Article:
Half of UK Academics are under Stress

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We’ve highlighted below some of the most recent developments and occurrences in youth-related news and events. In this week’s news roundup we speak about Oxford University’s decision to let in disadvantaged students, the stress issues among academics at the UK universities and the deal between Kenyan universities and Microsoft.

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Oxford University decides to let in disadvantaged students

For the first time in its 900-year history, Oxford University will let in students from disadvantaged backgrounds, reports Telegraph. The university’s diversification pursuit will lead to 250 free tuitions for state school students, starting from 2020. Additionally, lower grades will also be accepted from some students. This will be the first time in the Oxford University’s the history that this system of recruitment will be used. Prof Louise Richardson, vice-chancellor of the University of Oxford, said: “Colleagues from across the University, its colleges and departments have united behind a commitment to accelerate the pace at which we are diversifying our student body and ensuring that every academically exceptional student in the country knows that they have a fair chance of a place at Oxford.

Half of UK academics are stressed

The Guardian analyzed two research reports concerning wellbeing in universities, with the special focus on the stress issues that professors have. Education Support Partnership’s report suggests that emotional struggles are common at universities. The second survey by YouGov shows that 55 percent of higher education professionals describe themselves as stressed, while some of them even consider leaving the sector. Dennis Guiney, educational psychologist, said: ”Lack of collegiality was a big concern for the academics we spoke to. Rather than focusing solely on money, they felt university managers should be building this. Academics need to feel valued. Praise is important.”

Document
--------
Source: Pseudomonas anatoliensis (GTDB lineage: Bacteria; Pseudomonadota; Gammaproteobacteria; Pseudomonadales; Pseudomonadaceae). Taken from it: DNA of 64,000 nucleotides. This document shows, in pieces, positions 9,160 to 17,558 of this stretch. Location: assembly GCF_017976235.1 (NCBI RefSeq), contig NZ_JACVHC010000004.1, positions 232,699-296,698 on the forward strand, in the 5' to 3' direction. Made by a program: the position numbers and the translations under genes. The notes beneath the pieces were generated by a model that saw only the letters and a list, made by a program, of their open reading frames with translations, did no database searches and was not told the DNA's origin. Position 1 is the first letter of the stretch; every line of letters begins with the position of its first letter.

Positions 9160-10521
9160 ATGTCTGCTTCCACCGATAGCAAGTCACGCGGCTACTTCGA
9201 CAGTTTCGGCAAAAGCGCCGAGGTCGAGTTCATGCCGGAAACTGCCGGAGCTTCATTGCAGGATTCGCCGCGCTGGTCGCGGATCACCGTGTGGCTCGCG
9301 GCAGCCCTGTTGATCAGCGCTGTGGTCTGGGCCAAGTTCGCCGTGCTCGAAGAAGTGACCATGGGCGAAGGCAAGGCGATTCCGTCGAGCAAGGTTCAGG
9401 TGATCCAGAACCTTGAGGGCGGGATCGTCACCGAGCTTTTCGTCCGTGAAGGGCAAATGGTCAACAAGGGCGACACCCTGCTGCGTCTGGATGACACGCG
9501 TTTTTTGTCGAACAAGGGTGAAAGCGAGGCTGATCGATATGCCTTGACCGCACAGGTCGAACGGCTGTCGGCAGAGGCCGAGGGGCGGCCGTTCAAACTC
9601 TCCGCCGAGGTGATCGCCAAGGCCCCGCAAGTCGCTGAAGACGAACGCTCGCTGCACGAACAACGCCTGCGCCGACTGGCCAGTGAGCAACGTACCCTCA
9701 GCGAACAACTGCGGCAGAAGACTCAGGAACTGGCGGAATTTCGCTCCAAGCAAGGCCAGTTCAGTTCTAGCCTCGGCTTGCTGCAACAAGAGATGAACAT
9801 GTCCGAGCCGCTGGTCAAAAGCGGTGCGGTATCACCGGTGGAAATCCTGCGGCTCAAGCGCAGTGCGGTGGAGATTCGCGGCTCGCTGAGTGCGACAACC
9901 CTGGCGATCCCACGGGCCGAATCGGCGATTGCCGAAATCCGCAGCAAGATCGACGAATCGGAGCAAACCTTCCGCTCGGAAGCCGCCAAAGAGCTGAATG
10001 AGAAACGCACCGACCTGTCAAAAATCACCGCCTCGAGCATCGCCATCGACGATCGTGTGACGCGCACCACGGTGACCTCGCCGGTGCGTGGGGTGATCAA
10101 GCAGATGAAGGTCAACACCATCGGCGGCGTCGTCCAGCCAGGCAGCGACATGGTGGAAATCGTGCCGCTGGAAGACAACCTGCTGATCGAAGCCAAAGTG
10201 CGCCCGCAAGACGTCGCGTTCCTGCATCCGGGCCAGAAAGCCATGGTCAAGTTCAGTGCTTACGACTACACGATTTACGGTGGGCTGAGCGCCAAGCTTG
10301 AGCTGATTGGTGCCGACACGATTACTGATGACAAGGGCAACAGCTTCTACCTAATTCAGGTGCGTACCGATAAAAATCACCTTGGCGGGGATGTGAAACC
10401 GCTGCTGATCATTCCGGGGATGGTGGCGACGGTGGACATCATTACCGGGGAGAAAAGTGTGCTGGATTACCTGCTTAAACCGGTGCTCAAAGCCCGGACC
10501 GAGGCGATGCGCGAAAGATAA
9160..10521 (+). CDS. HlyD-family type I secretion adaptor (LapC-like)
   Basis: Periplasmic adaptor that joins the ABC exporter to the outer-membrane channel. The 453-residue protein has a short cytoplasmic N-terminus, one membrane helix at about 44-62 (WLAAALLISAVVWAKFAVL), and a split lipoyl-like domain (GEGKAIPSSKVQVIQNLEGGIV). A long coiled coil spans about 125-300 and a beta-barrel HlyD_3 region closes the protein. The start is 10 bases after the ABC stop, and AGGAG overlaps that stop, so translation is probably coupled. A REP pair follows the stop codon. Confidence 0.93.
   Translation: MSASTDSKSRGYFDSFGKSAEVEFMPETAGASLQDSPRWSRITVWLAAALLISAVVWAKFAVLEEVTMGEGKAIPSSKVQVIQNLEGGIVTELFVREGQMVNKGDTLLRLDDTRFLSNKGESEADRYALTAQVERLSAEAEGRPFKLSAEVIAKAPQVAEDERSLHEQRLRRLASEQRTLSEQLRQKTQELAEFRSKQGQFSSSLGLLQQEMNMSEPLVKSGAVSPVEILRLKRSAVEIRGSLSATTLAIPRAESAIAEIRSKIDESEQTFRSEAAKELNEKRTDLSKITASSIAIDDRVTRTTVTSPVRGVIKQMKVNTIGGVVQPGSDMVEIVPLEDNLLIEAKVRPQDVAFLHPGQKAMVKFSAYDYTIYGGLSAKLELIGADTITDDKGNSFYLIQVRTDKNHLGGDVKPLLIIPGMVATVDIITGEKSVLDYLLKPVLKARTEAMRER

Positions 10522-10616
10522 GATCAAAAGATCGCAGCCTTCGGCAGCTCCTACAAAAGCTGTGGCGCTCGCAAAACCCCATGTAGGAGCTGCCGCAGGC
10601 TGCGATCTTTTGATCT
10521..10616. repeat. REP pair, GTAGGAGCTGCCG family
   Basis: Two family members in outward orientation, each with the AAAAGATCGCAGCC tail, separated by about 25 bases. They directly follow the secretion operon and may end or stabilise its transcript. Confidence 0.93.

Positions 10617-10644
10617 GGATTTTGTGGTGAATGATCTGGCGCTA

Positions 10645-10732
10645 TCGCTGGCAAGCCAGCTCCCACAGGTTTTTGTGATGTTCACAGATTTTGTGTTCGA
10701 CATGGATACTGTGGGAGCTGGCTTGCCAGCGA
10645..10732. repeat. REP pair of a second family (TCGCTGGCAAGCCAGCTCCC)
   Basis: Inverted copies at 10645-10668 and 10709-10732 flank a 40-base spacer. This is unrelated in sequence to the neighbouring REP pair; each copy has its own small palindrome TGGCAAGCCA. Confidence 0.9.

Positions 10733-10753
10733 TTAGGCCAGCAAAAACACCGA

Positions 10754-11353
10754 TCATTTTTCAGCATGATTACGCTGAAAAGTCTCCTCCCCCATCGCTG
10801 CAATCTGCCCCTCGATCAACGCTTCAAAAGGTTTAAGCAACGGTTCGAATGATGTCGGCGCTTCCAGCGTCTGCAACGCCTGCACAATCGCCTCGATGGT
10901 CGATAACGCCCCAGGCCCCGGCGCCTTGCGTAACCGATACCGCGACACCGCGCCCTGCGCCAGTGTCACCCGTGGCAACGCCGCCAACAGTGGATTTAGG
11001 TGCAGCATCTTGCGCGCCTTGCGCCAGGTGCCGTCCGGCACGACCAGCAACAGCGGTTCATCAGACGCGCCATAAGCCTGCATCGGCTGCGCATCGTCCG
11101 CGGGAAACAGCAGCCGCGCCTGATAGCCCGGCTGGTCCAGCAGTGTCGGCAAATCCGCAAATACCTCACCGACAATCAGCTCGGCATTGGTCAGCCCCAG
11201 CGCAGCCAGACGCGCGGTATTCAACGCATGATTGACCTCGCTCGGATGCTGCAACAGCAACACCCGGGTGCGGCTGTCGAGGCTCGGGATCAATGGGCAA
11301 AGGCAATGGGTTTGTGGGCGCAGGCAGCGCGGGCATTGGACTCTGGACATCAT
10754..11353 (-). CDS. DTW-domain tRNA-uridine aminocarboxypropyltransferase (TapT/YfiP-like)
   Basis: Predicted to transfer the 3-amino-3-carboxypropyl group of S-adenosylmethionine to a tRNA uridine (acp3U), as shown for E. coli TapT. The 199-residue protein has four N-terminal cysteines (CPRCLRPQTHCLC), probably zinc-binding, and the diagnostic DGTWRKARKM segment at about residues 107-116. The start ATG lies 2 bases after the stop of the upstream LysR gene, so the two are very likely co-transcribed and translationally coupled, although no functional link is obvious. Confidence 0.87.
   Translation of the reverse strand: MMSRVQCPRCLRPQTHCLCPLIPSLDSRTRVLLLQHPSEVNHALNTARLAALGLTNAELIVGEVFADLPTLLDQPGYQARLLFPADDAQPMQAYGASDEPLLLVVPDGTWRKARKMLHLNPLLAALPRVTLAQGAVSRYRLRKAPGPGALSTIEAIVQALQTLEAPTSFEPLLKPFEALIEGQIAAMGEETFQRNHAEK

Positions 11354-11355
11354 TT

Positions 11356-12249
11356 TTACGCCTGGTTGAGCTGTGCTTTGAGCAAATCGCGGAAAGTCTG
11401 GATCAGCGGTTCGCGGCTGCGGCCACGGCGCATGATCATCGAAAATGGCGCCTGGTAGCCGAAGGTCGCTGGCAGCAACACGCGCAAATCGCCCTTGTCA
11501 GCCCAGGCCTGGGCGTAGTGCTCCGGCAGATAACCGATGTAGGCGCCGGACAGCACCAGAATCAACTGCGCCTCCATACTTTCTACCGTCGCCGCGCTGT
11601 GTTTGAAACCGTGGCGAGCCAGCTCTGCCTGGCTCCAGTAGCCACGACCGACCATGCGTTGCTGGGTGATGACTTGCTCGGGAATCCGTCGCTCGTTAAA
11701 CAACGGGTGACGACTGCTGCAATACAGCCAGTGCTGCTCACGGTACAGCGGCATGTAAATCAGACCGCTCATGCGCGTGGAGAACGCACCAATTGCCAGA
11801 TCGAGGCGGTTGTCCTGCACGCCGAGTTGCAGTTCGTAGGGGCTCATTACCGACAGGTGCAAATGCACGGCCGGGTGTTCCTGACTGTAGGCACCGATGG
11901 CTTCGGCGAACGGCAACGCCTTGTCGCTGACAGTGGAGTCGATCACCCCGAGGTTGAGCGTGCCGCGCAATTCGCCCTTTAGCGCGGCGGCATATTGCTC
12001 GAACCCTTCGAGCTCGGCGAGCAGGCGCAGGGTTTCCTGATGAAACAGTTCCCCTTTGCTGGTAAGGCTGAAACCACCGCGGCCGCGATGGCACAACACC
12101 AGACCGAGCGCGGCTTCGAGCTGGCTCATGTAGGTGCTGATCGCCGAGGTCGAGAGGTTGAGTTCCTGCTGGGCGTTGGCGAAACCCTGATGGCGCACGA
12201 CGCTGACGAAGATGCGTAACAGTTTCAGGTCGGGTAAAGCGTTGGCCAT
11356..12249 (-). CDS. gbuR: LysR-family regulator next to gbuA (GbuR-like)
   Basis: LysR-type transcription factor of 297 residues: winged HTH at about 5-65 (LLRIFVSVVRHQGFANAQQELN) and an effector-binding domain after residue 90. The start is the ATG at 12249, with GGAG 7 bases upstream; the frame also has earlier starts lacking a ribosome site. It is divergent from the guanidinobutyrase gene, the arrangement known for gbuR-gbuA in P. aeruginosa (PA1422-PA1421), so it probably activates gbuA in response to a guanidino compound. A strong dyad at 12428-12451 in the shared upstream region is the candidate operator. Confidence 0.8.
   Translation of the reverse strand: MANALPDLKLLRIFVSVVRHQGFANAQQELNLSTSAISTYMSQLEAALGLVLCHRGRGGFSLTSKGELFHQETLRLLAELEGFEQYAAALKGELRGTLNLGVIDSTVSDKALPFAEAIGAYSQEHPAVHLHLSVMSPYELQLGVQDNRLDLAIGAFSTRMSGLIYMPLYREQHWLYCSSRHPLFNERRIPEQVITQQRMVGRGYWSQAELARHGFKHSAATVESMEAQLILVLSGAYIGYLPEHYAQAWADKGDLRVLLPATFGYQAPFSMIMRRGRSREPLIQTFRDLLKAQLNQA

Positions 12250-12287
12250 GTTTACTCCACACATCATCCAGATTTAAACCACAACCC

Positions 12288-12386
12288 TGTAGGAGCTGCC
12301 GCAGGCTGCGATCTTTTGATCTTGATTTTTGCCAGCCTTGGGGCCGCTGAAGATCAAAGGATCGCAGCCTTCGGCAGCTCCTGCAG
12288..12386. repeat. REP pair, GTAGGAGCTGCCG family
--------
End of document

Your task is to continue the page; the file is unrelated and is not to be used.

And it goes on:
Kenyan universities start partnership with Microsoft

Business Chief reports, that Microsoft has decided to collaborate with Kenyan universities to enhance the use of technology in this part of the world. Microsoft will be in charge of providing education and training for officials enrolled in the project. In total, around 100 similar agreements will bee signed by the company across the world. Anthony Salcito, Vice President of Worldwide Education at Microsoft Corporation, said: “The new era of digital learning requires stakeholders – from government leaders, curriculum publishers, equipment manufacturers, technology providers and service organisations – aligned to enable change.” MKU Vice-Chancellor Stanley Waudo stated: “We have more than 16,000 students in the programmes. Our university operations are also recorded on technology platforms. The collaboration will help us develop a competitive advantage in ICT.

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